By Ezra Fieser for Infosurhoy.com
As drug trafficking’s tentacles expand across Central America, Costa Rica has become a favored spot for criminals to hide their illicit proceeds, authorities said.
In the past year, Costa Rican authorities have received 302 reports of suspicious financial transactions, according to the Costa Rican Institute on Drugs (ICD), which coordinates the government’s national counter-narcotics policy.
Those reports, which are generated by banks and financial institutions when they see unusual financial transactions, may be perfectly legal.
But in many cases it’s a sign of money laundering.
While it takes on many forms, money laundering is essentially the process through which criminal groups make their illicit proceeds look legitimate, thereby concealing the origins of cash.
Costa Rican authorities are investigating at least 16 major cases, including money that’s been invested in casinos, betting houses, a soccer team, bakeries, carwashes and other establishments.
“These are very complex cases,” ICD Director Carlos Alvarado told local news outlet CRHoy. “Sometimes, something can seem suspicious but in the end there is justification for the transaction.”
Yet, the number of those suspicious transactions is clearly rising. Just a decade ago, authorities received only 24 reports of suspicious activities. But that number has grown steadily, reaching 363 reports in 2011, according to the ICD.
The rise in suspicious transactions has mirrored the spread of drug cartels in recent years. From Guatemala to Panama, criminal networks have set up shop, and countries like Costa Rica – relatively wealthy by regional standards – have become hotspots for money laundering.
“Generally, the money comes by land from Mexico, Guatemala, Honduras, Nicaragua and Costa Rica,” said Francisco Segura, director of the country’s Judicial Investigation Agency (OIJ), which has a division dedicated to investigating money laundering. “This money generally is invested here and the profits are sent to Panama.”
Costa Rican officials have said hotels are becoming a preferred method for narco-traffickers to launder money. The diverse and eco-tourism-rich country attracts more than two million visitors a year, according to the Costa Rican Tourism Board.
Some hotels – particularly those in heavily visited areas – have reported high earnings but low occupancy rates, leading investigators to investigate whether illicit funds are flowing through those establishments.
Meanwhile, Costa Ricans speculate that new buildings and other developments are being used to launder money.
“Whenever a new building goes up somewhere or you see a new hotel that’s empty, people say it’s drug money,” said Diego Calderón, a 26-year-old San José resident.
However, money laundering is notoriously difficult to prove.
“Proceeds generated by crimes such as fraud, theft and drug trafficking are made to look as if they were the fruits of honest activities – transformed, for instance, into legitimate-looking bank accounts, real estate, or luxury goods,” the International Monetary Fund said in a December report. “They often exploit … vulnerabilities in financial systems that allow for an inappropriate level of anonymity and nontransparency in the execution of financial transactions.”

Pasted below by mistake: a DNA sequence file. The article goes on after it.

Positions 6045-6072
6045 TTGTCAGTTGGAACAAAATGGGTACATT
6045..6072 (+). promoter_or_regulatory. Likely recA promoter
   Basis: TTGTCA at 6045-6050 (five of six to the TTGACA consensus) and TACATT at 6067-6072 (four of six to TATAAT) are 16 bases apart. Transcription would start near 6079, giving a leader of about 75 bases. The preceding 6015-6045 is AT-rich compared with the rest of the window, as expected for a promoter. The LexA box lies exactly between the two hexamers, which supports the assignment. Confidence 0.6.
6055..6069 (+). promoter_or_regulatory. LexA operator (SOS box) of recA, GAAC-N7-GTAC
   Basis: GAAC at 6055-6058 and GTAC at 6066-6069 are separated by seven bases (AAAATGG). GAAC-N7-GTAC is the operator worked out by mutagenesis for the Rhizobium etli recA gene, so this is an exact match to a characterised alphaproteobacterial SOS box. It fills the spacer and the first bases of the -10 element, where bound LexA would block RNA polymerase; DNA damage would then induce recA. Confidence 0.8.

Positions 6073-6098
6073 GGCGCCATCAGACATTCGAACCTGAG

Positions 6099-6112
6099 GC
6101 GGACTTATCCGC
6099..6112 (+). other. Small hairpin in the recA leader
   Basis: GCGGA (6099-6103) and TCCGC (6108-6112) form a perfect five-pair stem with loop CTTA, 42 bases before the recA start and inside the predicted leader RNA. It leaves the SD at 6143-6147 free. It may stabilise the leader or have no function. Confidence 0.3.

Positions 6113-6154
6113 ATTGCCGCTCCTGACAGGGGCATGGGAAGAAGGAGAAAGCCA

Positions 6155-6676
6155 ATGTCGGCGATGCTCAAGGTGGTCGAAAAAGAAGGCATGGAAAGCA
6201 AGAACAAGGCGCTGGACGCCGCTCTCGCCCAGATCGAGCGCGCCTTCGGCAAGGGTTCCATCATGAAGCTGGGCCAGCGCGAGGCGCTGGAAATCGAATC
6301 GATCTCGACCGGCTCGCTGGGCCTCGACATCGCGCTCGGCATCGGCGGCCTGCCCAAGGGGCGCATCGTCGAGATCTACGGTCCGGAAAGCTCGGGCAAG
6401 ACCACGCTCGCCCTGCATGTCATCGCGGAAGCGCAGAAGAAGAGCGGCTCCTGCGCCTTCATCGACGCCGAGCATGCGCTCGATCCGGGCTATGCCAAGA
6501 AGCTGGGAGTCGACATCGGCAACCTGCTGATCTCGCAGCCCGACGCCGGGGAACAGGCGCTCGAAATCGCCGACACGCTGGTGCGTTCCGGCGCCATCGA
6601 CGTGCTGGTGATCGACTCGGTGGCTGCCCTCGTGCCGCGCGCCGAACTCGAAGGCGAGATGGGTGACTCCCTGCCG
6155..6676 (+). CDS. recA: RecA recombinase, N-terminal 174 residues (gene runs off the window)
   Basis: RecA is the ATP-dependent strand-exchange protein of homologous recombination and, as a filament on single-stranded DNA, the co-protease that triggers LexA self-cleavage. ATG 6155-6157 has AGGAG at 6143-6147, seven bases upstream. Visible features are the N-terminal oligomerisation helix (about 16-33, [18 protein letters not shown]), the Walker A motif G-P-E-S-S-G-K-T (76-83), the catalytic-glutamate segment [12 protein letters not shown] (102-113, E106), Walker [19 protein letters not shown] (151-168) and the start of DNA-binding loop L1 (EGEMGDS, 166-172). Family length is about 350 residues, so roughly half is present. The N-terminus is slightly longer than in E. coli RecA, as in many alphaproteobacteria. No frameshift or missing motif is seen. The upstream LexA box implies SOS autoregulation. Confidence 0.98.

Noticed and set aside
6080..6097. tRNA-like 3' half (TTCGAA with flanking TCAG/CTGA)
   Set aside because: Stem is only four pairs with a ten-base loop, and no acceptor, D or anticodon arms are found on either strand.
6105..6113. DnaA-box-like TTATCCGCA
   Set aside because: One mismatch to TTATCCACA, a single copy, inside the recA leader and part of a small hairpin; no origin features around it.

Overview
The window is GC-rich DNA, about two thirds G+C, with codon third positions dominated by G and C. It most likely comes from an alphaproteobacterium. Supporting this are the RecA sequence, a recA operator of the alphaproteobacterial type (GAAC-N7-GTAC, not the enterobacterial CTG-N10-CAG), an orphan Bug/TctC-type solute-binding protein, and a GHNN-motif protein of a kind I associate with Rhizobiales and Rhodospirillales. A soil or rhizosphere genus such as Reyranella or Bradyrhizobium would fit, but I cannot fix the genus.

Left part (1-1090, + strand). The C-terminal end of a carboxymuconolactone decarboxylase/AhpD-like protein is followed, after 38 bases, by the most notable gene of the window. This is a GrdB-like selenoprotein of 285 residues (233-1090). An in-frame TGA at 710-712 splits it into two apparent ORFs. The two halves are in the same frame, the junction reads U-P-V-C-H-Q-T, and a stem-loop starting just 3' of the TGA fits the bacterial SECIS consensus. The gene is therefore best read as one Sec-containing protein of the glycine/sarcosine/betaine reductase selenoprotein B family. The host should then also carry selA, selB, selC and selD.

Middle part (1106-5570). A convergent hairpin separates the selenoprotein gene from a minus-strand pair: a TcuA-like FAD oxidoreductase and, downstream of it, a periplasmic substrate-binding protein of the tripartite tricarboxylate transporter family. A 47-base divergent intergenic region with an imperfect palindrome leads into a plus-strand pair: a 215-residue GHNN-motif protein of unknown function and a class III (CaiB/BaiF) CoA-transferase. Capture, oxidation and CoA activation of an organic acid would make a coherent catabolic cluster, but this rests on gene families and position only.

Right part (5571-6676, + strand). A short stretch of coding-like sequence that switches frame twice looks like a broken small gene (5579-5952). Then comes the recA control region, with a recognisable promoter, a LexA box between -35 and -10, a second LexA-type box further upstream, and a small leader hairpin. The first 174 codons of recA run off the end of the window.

Part of the difficulty in proving whether transactions are being fueled with illicit proceeds stems from the lack of transparency in financial markets.
Reynaldo Velásquez, chief of the OIJ’s money-laundering unit, told reporters in January Costa Rica is a “paradise for money laundering,” as evidenced by a boon in the real estate industry along the coasts fueled by money of “unknown origins.”
Velásquez said he’s seen a rise in Euros being used in financial transactions.
“We are beginning to see a lot of Euros coming into our economy, which is not very common, but we are seeing a big flow of Euros, and … where do these Euros come from? Who deals in Euros here?” he added.
Velásquez said money launderers are known for paying for real estate and vehicles in cash. They also make frequent deposits of less than US$10,000 or have their associates make deposits into several accounts to make the money look as though it has been obtained through legal businesses transactions.
A report by the United Kingdom-based Tax Justice Network found a relatively high level of secrecy in Costa Rica’s financial industries.
The organization ranked Costa Rica 41st among the 73 countries it surveyed, with Switzerland ranked as the most secretive country. Among Central American countries, only Panama was more secretive, according to the survey.
The organization said Costa Rica must do more to make its systems more transparent, including requiring company ownership be part of the public record, and sharing more information with other countries.
The country has made strides in combating the scourge by signing on to international transparency treaties and complying – partly – with anti-money laundering standards of the inter-governmental Financial Action Task Force.
Last year, authorities changed banking rules, requiring foreigners to use new identification cards to make financial transactions and allowing security officials to track bank transactions made by foreigners.
Authorities said the measures are aimed at combating money laundering.
Public Security Minister Mario Zamora told reporters that authorities would be able to see “who does what in the banking system.”